In the Journals

Increased dairy product consumption linked with greater risk for total hip arthroplasty in men with OA

Increased dairy production consumption was linked with a greater risk for total hip arthroplasty in men with osteoarthritis, according to a recently published analysis.

“There is evidence for an increased risk of hip [osteoarthritis] OA associated with higher [bone mineral density] BMD, Yuanyuan Wang, PhD, from Monash University in Australia, and colleagues wrote. “Higher milk consumption may alter hip bone geometry by reducing bone turnover and bone resorption.”

Investigators performed a prospective study of 38,924 participants between 1990 and 1994 and identified total hip arthroplasties (THAs) performed for OA between 2001 and 2013. Wang and colleagues identified 524 men and 981 women who underwent THA during an average follow-up of 11.8 years.

In men, a one standard deviation increase in dairy product consumption was linked with an increased risk for THA (ratio = 1.21), with a dose-response relationship for dairy consumption, after adjustment for age, BMI, birth country, education, hypertension, diabetes, smoking status, physical activity, calcium supplementation and circulation of 25-hydroxy vitamin D. However, there was no association found for women.

“Women lose 50% of their trabecular bone and 30% of their cortical bone during the course of their lifetime, half of which is lost during the perimenopause and the first 10 years after menopause,” the researchers wrote. “Sex steroids are associated with hip bone geometric changes [and] sex differences have also been noted in the prevalence severity and incidence of hip OA.” – by Will A. Offit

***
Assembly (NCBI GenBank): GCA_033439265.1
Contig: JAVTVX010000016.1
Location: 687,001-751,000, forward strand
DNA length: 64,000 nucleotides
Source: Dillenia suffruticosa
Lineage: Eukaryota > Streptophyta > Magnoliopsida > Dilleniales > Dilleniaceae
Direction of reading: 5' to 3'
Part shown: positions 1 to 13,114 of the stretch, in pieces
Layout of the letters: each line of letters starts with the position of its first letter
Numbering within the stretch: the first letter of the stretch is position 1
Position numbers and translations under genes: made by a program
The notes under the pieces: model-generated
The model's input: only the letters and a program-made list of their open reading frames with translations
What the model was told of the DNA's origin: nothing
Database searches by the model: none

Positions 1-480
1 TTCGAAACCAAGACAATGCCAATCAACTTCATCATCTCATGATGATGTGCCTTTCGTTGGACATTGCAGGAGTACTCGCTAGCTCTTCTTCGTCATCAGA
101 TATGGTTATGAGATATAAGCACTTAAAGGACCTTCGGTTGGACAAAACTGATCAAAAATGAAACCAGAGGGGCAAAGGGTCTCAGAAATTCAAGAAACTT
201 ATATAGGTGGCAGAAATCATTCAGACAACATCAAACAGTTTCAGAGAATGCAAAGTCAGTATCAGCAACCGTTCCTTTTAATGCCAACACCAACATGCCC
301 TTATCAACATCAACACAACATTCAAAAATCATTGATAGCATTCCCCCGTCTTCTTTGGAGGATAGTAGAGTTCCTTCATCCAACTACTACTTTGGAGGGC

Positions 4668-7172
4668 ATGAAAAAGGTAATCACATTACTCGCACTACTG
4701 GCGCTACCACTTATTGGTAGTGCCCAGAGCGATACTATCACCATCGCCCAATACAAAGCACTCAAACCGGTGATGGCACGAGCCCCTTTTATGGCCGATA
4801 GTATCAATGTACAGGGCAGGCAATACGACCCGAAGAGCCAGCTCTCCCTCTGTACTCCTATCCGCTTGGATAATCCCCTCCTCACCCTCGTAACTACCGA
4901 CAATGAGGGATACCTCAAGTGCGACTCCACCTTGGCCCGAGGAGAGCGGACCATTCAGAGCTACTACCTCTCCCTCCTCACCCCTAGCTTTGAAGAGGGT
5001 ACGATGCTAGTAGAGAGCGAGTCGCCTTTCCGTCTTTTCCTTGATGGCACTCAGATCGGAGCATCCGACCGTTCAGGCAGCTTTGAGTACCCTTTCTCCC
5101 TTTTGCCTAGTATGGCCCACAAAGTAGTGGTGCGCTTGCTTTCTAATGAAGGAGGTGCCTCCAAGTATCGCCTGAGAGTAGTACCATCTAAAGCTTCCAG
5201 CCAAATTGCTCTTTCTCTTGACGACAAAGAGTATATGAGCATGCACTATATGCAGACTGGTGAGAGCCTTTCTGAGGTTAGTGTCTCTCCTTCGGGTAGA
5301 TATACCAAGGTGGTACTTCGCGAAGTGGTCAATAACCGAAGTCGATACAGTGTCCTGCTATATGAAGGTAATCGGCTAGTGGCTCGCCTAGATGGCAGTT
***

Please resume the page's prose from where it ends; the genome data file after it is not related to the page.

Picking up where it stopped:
Disclosure: The researchers report no relevant financial disclosures.

Increased dairy production consumption was linked with a greater risk for total hip arthroplasty in men with osteoarthritis, according to a recently published analysis.

“There is evidence for an increased risk of hip [osteoarthritis] OA associated with higher [bone mineral density] BMD, Yuanyuan Wang, PhD, from Monash University in Australia, and colleagues wrote. “Higher milk consumption may alter hip bone geometry by reducing bone turnover and bone resorption.”

Investigators performed a prospective study of 38,924 participants between 1990 and 1994 and identified total hip arthroplasties (THAs) performed for OA between 2001 and 2013. Wang and colleagues identified 524 men and 981 women who underwent THA during an average follow-up of 11.8 years.

In men, a one standard deviation increase in dairy product consumption was linked with an increased risk for THA (ratio = 1.21), with a dose-response relationship for dairy consumption, after adjustment for age, BMI, birth country, education, hypertension, diabetes, smoking status, physical activity, calcium supplementation and circulation of 25-hydroxy vitamin D. However, there was no association found for women.

“Women lose 50% of their trabecular bone and 30% of their cortical bone during the course of their lifetime, half of which is lost during the perimenopause and the first 10 years after menopause,” the researchers wrote. “Sex steroids are associated with hip bone geometric changes [and] sex differences have also been noted in the prevalence severity and incidence of hip OA.” – by Will A. Offit

Disclosure: The researchers report no relevant financial disclosures.